Decision time? Check out our latest product comparisons

Paper

A flexible polymer circuit, shown here, could someday be replaced by a cheap and flexible ...

Given the low costs and extensive applications that could be possible with flexible paper circuit boards, we've seen many ideas for their production, from printing with silver ink to embedding chips within paper. Now, however, scientists have developed an elegant method for selectively changing the very nature of the paper itself into conductive graphite. Unlike polymer-based flexible circuits, these paper circuits are, ironically, able to withstand the high temperatures generally used in the production of electronics.  Read More

The cardboard rifles are available in three iterations: “Digital Ops,” “Zombie Slayer,” an...

Cardboard is a remarkably versatile material and capable of being so much more than mere disposable packaging – as highlighted by the cardboard bike, helmet, and church. We can now add functional toy rifle to the growing list of viable cardboard-constructed inventions, courtesy of the Paper Shooters build-it-yourself cardboard rifle kit.  Read More

GIGS.2.GO's 'disposable' flash drive concept

Though not the first, GIGS.2.GO is perhaps the most tidy execution of a paper-based USB flash drives we've seen. Four sticks, or tabs, made from recycled, molded paper pulp can be torn from a credit-card sized pack. But are such sticks as "disposable" as they purport to be?  Read More

A paper airplane equipped with the PowerUp 3.0 kit, which is controlled via PowerUp's flig...

Earlier this month, we reported on the PowerUp 3.0 – a US$50 kit that lets you control a powered paper airplane via your smartphone. At the time, we were still waiting to hear back from its designer, regarding how a simple add-on motorized propeller could be used to actually steer the plane. Now we know.  Read More

PowerUp 3.0 is a kit that allows users to remotely control a powered paper airplane, using...

About a year and a half ago, we took a look at something called the PowerUp. It’s a capacitor joined to a propeller by a carbon fiber shaft, that can be used to power a user-supplied paper airplane. At the time, we suggested that it would be good if the user could actually steer the PowerUp-powered plane by remote control. With the soon-to-be-released PowerUp 3.0, it turns out, that’s just what they’ll be able to do.  Read More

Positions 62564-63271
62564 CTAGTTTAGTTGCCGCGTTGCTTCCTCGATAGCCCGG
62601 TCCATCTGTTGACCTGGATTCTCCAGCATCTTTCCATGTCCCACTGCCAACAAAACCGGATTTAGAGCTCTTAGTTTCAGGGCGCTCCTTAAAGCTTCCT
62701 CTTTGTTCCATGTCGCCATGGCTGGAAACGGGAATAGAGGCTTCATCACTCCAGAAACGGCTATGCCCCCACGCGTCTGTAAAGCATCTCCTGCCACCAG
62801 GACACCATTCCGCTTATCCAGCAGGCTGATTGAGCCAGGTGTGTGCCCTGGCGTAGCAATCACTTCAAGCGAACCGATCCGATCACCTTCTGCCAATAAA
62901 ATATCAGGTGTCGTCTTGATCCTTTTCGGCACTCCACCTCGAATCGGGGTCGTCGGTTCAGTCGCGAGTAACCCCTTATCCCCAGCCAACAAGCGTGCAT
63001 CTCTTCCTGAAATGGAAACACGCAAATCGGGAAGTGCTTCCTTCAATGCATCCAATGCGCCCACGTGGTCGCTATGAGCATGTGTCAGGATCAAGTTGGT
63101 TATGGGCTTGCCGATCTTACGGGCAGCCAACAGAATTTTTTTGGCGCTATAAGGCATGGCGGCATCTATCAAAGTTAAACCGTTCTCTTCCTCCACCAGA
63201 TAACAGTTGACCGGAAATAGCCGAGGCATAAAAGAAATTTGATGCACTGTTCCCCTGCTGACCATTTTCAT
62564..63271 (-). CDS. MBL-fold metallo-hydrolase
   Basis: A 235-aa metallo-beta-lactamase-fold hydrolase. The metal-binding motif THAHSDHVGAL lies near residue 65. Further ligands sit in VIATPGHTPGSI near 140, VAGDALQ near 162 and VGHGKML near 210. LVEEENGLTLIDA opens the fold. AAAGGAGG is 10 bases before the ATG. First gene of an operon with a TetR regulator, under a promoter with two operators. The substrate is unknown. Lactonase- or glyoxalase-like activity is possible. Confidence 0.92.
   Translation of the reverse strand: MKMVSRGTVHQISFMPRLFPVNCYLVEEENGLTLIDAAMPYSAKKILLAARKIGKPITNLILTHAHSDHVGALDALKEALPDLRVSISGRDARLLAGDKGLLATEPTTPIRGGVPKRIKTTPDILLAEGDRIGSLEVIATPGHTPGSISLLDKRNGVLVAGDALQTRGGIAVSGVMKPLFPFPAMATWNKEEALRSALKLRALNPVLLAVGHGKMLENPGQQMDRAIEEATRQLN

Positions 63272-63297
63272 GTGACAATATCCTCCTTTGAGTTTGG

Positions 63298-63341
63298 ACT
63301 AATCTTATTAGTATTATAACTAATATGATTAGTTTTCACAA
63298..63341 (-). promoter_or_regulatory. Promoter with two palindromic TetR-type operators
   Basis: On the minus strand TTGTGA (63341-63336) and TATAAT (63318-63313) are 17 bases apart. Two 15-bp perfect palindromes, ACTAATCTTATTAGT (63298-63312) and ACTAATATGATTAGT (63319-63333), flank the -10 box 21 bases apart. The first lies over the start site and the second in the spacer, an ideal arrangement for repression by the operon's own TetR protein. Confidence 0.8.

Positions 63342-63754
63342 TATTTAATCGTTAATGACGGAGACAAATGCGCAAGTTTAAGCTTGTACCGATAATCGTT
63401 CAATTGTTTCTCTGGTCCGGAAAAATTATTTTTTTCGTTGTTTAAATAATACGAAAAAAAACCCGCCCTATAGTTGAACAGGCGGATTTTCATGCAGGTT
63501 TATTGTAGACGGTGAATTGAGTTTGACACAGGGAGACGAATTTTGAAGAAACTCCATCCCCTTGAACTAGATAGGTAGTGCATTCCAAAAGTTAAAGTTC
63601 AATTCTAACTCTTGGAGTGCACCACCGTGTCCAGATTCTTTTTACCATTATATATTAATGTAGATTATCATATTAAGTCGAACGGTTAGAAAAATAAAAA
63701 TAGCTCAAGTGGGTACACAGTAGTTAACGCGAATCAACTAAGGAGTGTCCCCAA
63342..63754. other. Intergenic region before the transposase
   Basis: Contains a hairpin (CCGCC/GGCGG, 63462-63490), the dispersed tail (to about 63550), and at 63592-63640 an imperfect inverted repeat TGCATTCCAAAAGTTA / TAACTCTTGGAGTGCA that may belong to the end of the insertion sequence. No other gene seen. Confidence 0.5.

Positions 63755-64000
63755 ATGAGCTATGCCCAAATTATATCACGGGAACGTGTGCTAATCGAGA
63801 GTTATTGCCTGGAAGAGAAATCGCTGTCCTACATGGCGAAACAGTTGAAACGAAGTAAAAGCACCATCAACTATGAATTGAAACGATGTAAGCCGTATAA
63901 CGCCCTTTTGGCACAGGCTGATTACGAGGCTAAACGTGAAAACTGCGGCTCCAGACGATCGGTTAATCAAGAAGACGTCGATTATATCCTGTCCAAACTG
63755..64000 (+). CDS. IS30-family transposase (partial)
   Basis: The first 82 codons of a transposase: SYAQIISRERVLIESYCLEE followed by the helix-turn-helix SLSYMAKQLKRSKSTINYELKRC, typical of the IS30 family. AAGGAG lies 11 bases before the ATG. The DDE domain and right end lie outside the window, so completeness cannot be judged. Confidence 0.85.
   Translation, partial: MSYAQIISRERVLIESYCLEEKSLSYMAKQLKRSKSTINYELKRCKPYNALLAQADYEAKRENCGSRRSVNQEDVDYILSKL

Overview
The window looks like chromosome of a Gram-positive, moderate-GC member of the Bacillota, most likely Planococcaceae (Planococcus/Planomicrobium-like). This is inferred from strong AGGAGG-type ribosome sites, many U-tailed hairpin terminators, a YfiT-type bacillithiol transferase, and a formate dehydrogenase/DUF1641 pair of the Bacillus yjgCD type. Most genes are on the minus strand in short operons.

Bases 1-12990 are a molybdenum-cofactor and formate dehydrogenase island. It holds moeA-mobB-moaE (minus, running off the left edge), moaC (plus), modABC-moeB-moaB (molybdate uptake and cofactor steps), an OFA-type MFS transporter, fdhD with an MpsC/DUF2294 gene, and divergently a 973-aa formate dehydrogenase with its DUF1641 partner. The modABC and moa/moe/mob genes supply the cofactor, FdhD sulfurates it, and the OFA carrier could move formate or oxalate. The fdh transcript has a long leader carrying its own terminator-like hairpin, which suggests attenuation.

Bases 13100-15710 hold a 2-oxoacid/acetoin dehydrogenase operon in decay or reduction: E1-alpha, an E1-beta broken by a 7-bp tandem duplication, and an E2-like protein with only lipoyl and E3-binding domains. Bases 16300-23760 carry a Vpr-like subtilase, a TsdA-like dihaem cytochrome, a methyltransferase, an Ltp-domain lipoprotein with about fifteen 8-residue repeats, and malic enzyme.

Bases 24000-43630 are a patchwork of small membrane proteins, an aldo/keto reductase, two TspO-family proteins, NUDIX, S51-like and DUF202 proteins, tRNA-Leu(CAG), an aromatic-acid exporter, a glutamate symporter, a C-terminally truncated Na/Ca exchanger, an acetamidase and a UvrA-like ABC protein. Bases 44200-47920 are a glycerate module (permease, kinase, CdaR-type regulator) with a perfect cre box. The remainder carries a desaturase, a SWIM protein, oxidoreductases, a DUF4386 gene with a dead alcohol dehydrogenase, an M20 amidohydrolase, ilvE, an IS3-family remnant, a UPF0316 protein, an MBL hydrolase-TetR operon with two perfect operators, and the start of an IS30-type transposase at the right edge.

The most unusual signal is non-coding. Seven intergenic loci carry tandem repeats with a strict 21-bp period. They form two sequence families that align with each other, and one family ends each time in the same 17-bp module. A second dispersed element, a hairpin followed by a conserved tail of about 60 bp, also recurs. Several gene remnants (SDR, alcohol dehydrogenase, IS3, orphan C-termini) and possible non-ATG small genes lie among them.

A paper bust with a difference (Image: Dominik Mersch Gallery)

At a glance, Li Hongbo's sculptures resemble typical white plaster busts. Take hold of one, and pull it (the sort of behavior liable to have one jettisoned from most galleries, admittedly), and you'll find they're altogether less rigid and static…  Read More

Recreate yourself as a 3D paper model at Paper-Kit.com

Papercraft projects tend to be based on 3D models from video games or custom-made art projects. The basic idea is to take a 3D model and flatten it out in software such as Dunreeb Cutout or Pepakura Designer by Tama software. Then you print it, cut out the parts, fold them where necessary, and paste the whole mess together. Now, thanks to Paper-kit.com, if you've got a big head – or simply want one – you can use the same technique to build an over-sized three-dimensional paper model of yourself using 2D photos.  Read More

With an embedded silicon chip, intelliPaper turns an ordinary strip of paper into a workin...

USB drives have become so prolific in recent years that they've become practically disposable. Now, one company has created a different type of flash drive that can literally be crumpled up and thrown in the garbage. With an embedded silicon chip, intelliPaper seamlessly turns an ordinary strip of paper into a fully functioning USB drive.  Read More

A length of the paper-based bricks being extruded

Paper waste has already been used to create things like foam and batteries – now, a team of researchers from Spain’s University of Jaen are making bricks out of the stuff. Although the finished products still need a little tweaking before they're ready for prime time, they could ultimately give traditional bricks a run for their money.  Read More

Close-up of the Shredded Table (Photo: Theo van Pinxteren/Industry Gallery)

What would you do with 64 kg (140 lb) of discarded glossy magazines? That was the question posed of Belgian designer Jens Praet when he got together with Elle Magazine. His response? Make furniture.  Read More

Looking for something? Search our 29,019 articles